When his time came, mono-monikered "American Idol" wonder Chikezie made it look easy, way too easy. The former Los Angeles International Airport baggage handler was the latest finalist to get the ax when his number came up Wednesday night.
After admitting Tuesday night that the negative reaction to one of his earlier ballad choices shook him — but that members of the "Idol" band convinced him to follow his heart — the former Transportation Security Administration worker from Inglewood, California, exited the contest with his signature charm and good grace. Thanks to 30 million fans who voted — the highest total so far this season — Chikezie Eze will still be hitting the road this summer with the rest of the gang, but the dream of "Idol" stardom is over.
(We found a group of folks in the Army's 82nd Airborne division who are as obsessed with "American Idol" as we are! See what they thought of this week's episode in our Newsroom blog.)
The soft-spoken singer took the news well, giving fellow bottom-three contestant Syesha Mercado a big hug and offering no final words. He was done in by a forgettable version of Luther Vandross' "If Only for One Night," which, ironically, he sang with a renewed verve Wednesday night, touching hands with audience members and putting into his voice the emotion that might have saved him if he'd turned it up the night before.
On Tuesday, judge Randy Jackson said his performance of the song from the year of his birth "went back to a very old-school ... it wasn't hip and cool," and was just kind of boring. Simon Cowell agreed with Jackson, saying that Chikezie sang the song well, but that his performance was another word that rhymed with his name, which was, unfortunately, "cheesy." More than playing to the audience, Cowell said, "You have to show originality, and I didn't see anything original, other than someone trying to copy the original."
Chikezie, 22, was the first to land in the bottom three Wednesday night. Appearing to sense his fate, he pointed to the silver stools of doom with his head as Ryan Seacrest confirmed his worst fears. Joining Chikezie in the bottom three was Mercado, 21, whose version of Stephanie Mills' "If I Were Your Woman" got mostly positive comments from the judges, but less love from voters. Making his debut in the potential washout pool was dreadlocked Jason Castro, whose funky bilingual take on Sting's "Fragile" didn't impress the judges, who said it felt phoned in.
"I knew because I've never been out this late, it was going to be a big shocker," a smiling Castro said about making the bottom three, only to be told a few seconds later that he was safe.
After refuting preshow rumors that she was pregnant, Carly Smithson, 24, dodged the elimination bullet, but admitted that one of the reasons she may have looked uncomfortable singing "Total Eclipse of the Heart" Tuesday night was because she was wearing slimming undergarments called "Spanx" in order to make herself look thinner onstage. "Apparently I'm pregnant," she said. "But I'm not, no, I'm not."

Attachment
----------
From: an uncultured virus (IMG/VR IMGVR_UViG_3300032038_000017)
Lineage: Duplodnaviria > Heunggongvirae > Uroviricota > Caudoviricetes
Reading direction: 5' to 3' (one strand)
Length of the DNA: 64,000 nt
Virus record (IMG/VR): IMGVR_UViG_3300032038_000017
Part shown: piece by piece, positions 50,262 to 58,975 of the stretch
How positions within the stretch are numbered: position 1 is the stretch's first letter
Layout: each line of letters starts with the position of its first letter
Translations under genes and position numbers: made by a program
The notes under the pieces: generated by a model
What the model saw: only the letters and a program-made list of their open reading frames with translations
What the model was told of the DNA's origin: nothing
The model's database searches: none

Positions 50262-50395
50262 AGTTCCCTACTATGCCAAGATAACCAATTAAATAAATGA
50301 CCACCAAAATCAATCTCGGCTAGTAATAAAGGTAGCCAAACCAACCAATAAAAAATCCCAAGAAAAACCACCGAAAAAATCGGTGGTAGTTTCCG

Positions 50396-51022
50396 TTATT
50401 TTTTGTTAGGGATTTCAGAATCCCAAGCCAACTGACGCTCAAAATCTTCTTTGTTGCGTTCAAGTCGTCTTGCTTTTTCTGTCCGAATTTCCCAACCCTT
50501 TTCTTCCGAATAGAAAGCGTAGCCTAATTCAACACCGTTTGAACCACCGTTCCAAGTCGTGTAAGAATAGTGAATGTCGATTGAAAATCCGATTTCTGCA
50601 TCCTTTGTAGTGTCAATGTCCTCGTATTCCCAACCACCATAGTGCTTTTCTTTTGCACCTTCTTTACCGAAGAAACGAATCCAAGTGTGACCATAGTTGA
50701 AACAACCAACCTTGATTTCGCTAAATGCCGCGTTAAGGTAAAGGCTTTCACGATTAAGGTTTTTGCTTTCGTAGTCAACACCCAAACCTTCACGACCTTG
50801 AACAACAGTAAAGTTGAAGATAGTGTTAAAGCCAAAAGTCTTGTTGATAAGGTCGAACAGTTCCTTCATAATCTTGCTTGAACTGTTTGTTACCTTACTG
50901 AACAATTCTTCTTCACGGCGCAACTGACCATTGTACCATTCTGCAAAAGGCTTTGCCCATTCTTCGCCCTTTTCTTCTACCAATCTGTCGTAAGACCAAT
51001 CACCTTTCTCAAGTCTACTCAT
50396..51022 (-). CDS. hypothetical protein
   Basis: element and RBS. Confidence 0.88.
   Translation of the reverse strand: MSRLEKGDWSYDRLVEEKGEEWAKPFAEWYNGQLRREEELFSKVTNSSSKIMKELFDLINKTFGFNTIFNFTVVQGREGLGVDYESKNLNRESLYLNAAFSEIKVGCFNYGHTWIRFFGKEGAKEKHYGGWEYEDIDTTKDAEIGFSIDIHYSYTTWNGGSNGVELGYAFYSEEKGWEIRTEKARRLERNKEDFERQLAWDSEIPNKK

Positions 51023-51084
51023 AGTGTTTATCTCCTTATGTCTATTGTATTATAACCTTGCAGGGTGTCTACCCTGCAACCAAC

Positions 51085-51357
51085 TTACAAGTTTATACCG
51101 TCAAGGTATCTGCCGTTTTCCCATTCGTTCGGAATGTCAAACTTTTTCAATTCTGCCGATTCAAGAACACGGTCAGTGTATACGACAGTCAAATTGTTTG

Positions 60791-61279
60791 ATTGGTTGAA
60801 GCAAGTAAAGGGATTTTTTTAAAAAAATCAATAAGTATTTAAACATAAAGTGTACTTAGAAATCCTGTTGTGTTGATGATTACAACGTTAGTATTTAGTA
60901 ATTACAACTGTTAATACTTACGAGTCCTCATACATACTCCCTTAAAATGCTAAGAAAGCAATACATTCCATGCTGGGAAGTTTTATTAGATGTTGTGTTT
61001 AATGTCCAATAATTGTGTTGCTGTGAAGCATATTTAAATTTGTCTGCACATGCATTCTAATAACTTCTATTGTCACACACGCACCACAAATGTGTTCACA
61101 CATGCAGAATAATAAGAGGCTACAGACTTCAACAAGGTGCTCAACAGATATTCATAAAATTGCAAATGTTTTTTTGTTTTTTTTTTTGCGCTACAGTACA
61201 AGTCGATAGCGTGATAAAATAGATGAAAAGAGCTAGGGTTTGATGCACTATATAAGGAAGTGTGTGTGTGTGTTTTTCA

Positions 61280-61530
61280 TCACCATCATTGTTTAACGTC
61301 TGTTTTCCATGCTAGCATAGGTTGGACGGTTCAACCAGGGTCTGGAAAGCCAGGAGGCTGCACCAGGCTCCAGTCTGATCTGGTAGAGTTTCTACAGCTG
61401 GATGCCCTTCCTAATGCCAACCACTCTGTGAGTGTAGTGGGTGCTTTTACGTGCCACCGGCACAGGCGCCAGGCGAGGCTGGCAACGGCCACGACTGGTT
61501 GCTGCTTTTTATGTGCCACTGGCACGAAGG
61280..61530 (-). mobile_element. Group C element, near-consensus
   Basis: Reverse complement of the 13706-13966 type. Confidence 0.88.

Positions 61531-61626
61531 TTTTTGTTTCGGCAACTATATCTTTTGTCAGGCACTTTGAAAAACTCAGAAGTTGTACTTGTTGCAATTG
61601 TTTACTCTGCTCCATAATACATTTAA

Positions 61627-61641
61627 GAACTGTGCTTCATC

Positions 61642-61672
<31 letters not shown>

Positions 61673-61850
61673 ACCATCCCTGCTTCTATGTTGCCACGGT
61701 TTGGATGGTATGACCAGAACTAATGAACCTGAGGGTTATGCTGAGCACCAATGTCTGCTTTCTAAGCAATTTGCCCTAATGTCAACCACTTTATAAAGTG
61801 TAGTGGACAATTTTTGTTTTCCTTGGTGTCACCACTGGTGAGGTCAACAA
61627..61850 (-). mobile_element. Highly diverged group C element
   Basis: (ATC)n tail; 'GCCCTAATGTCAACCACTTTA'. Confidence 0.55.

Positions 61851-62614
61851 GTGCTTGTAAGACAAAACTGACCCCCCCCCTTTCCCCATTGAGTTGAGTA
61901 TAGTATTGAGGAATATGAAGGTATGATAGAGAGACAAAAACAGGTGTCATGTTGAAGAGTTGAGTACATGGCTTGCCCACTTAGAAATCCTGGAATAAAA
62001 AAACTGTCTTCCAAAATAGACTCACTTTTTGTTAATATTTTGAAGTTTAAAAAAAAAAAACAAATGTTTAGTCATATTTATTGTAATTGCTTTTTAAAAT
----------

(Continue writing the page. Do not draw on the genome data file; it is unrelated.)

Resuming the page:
Elsewhere, David Cook learned that ex-Soundgarden singer Chris Cornell told Seacrest that he loved Cook's take on Cornell's own cover of Michael Jackson's "Billie Jean." Apparently, Lee Greenwood also called to say he loved Kristy Lee Cook's version of "God Bless the U.S.A.," which helped save her from yet another week in the bottom three.
But before the latest elimination ... the remaining contestants had to shimmy through a cheese-tastic group sing of Maxine Nightingale's 1976 hit "Right Back Where We Started From," and perform in an extended, not so thinly veiled iTunes ad that doubled as a sneak peek at how the contestants record their weekly performances for the download site. There was also another installment of this year's newest time-waster segment, in which fans call in and ask the finalists questions like "Are you single?" (Chikezie is, by the way) and "Why'd you pick that song, David Archuleta?"
For the record, Archuleta said he chose the obscure "You're the Voice" because he, like, totally loves Australian singer John Farnham. "It's one of my all-time favorite songs," he said. "Everything about it is just so great — the words and the music. I love it so much. So I thought it would be great to sing it." Archuleta added that despite Simon's protestations, he did pick the song himself.
Then there was the way-back performance from season-two third-place finisher Kimberley Locke, who caught us up on her life as a singer/restaurateur and sang her sappy ballad, "Fall."
So, we are now down to nine: David Archuleta, Jason Castro, David Cook, Michael Johns, Ramiele Malubay, Carly Smithson, Kristy Lee Cook, Syesha Mercado and Brooke White. They will be back next Tuesday to perform songs by special guest/ coach Dolly Parton, who will return Wednesday night to perform her new single, "Jesus & Gravity." Also performing live next week will be the Clark Brothers, winners of the ratings-challenged "Idol" spin-off show "The Next Great American Band."
On Thursday (March 27), an "Idol" press release announced a new slate of celebrity guests for the upcoming "Idol Gives Back" charity show on April 9. Among the new stars pitching in for the second edition of the fundraising event are Vanessa Hudgens, Ashley Tisdale, Elliott Yamin, Fantasia, Amy Adams, Dane Cook, Robin Williams, Celine Dion, Forest Whitaker, Billy Crystal, Kiefer Sutherland and Jennifer Connolly. They join a list of expected participants that includes Bono, Brad Pitt, Reese Witherspoon, Miley Cyrus, Mariah Carey, Eli and Peyton Manning, Fergie, Chris Daughtry, Carrie Underwood, Annie Lennox, John Legend, Snoop Dogg, Maroon 5, Heart and Gloria Estefan. Funds raised this year will benefit the Children's Defense Fund; the Global Fund to Fight AIDS, Tuberculosis and Malaria ; Make It Right; Malaria No More; Save the Children; and the Children's Health Fund.
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